10. Football is taken seriously in Iowa – more than most people realize.
If you are a native Iowan, then you’re either a Hawkeyes or Cyclones fan. There is no in-between when you start talking collegiate football – sorry Northern Iowa fans. The Cy-Hawk Series football game is fun, but it gets intense. If you find yourself on the wrong side of this rivalry, it has been known to ruin relationships, destroy friendships, and cause its fair share of divorces – seriously. If you’re new to this aspect of life in Iowa, then it might be helpful to remain neutral. Choosing the wrong side might even “unofficially” impact your employment.
11. You can go mushroom hunting in Iowa.
People love to go hunting in Iowa. Each season has its own emphasis, and deer season in the fall can get competitive. When the spring months come around, you’re going to find lots of people hunting morel mushrooms instead. It is a staple of the local diet before summer comes around, with numerous restaurants offering them on their menu. Some entrepreneurs have started growing them for year-round availability, but any “serious” connoisseur of this delectable treat will tell you that nothing is better than what grows in the wild.
12. If you love dairy products, then you’re going to appreciate Iowa.
The ice cream capital of the world is located in Iowa. Le Mars is the home to the Wells Dairy, which is the founder of the Blue Bunny brand of treats. You can come here to get a chocolate-dipped cone, enjoy a walk along the water, and have a relaxing experience. Most communities have a dairy that supplies local treats like cheese curds, specialty milks, and other delicacies that will have you coming back for more. Each one also makes a special style of cheese that you can’t find anywhere else. Outside of Wisconsin, you’ll find more cheesemaker masters here.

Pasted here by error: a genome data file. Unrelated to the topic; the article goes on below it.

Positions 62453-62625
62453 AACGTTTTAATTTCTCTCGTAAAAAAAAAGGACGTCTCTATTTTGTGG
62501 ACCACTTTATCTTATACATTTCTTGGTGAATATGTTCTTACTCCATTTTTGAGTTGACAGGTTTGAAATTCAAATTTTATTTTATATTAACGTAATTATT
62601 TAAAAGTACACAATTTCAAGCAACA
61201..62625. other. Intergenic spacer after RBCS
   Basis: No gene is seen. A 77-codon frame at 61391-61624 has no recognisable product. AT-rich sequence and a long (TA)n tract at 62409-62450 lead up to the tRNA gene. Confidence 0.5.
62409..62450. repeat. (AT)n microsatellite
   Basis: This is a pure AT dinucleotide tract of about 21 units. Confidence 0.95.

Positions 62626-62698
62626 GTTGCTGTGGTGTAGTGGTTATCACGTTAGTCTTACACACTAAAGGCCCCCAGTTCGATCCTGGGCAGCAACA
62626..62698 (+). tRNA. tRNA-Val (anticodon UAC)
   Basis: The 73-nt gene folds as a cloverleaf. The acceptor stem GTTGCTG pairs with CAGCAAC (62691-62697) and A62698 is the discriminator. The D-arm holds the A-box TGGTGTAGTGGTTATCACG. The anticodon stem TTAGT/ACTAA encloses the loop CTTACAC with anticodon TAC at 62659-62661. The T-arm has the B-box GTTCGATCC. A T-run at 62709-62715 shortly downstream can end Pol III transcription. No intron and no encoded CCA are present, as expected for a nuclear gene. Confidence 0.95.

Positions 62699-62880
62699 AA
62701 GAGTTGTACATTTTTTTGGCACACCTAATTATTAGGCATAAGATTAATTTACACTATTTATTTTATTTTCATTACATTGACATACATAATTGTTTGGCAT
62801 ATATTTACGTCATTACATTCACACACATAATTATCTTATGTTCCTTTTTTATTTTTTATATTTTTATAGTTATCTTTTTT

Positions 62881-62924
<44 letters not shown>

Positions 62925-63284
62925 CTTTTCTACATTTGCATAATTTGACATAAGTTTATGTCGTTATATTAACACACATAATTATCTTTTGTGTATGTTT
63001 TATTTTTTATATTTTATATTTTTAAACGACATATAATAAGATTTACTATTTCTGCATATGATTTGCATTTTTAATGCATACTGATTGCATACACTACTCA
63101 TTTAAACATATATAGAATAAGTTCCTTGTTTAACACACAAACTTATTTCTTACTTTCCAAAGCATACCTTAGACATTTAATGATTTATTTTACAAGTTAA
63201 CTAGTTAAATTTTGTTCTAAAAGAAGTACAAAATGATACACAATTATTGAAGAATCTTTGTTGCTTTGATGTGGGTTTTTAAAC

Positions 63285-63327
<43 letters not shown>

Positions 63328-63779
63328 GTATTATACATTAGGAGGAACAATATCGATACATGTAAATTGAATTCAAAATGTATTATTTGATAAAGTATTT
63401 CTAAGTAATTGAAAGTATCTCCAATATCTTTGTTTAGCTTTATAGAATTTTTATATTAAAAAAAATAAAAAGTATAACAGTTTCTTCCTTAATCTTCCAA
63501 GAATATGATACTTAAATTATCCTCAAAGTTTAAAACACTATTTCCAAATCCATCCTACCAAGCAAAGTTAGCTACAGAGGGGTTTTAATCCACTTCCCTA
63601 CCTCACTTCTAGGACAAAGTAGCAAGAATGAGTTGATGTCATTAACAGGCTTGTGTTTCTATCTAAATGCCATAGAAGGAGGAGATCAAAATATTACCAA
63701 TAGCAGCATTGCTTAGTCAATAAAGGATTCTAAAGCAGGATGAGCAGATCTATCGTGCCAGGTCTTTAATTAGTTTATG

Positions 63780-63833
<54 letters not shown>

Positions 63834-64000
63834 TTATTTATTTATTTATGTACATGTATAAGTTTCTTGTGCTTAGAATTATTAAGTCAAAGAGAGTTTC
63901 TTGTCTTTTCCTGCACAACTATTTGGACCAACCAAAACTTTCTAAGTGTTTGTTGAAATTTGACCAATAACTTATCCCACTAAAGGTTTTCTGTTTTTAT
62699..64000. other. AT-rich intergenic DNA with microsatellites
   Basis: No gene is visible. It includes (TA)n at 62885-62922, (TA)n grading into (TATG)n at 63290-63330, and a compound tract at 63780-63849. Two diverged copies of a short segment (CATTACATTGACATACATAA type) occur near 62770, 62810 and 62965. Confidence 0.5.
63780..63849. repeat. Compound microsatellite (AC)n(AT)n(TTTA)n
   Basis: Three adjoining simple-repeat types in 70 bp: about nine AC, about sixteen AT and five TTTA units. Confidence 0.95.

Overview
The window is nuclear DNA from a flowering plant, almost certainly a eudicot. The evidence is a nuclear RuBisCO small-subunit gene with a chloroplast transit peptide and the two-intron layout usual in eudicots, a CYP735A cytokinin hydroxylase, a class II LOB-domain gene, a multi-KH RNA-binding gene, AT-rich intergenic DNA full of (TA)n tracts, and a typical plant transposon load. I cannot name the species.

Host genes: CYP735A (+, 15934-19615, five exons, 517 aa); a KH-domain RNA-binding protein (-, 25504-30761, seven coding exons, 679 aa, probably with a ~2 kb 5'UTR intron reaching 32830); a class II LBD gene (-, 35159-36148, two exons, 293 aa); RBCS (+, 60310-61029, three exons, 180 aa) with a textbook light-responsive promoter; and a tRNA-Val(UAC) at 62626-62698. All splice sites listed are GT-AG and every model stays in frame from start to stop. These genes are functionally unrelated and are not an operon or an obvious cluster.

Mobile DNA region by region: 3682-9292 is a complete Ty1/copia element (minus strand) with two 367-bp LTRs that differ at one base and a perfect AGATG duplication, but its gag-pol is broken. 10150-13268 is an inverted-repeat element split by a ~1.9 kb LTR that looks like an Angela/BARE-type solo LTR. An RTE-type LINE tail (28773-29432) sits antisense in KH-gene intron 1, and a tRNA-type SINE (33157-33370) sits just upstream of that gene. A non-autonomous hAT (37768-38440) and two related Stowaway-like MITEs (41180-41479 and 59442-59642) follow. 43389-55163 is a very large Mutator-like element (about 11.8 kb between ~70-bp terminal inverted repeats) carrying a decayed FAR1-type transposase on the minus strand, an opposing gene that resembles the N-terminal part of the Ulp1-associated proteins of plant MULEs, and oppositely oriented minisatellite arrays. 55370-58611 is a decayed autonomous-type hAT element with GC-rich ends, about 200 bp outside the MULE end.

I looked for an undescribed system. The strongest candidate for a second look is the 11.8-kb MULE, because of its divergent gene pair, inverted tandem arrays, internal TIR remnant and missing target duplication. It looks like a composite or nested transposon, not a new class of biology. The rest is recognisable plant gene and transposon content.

List of the Cons of Living in Iowa
1. You have zero access to professional sports in Iowa.
The Chicago Cubs have a Triple-A minor league affiliate in Iowa. There are some semi-pro teams that regularly compete in the state. Cedar Rapids has a Single-A baseball team. If you enjoy going to stadiums to see professional teams compete in the Big 5 leagues (NBA, MLB, NFL, NHL, MLS), then you will need to travel to Chicago, Milwaukee, Kansas City, St. Louis, or the Minneapolis/St. Paul area to satisfy that craving.
That means you could be traveling 5-7 hours one way to take in a game. That means you have a substantial time and monetary commitment to consider when you start living in Iowa.
2. If you’re a beach or mountain person, you’ll find yourself disappointed.
If you love being in the mountains, then Iowa is going to leave you feeling disappointed. Most of the highest points in the state are along the Mississippi River. Hawkeye Point is the highest natural summit in the state, rising to just 1,670 feet. The high ground is fittingly 100 feet south of an old silo.
As for beaches, the best option you have is Big Creek State Park in Des Moines. There is plenty of sand for you to enjoy with some shoreline to tour along the lake. Shelters and a playground are available on the grounds for you to enjoy. Your other choice is Okoboji, offering lakeside dining, camping opportunities, and an amusement park to enjoy.
3. Winters get really cold in Iowa some years.
If you talk to a native Iowan, they’ll tell you that the threat of a mosquito disappears in winter because nothing can withstand the cold that happens some years. The weather can reach -50°F in January some years when the wind chill factor is taken into account. The lowest temperature ever recorded in the state was -47°F in 1912 in Washta, which is in the northwest corner.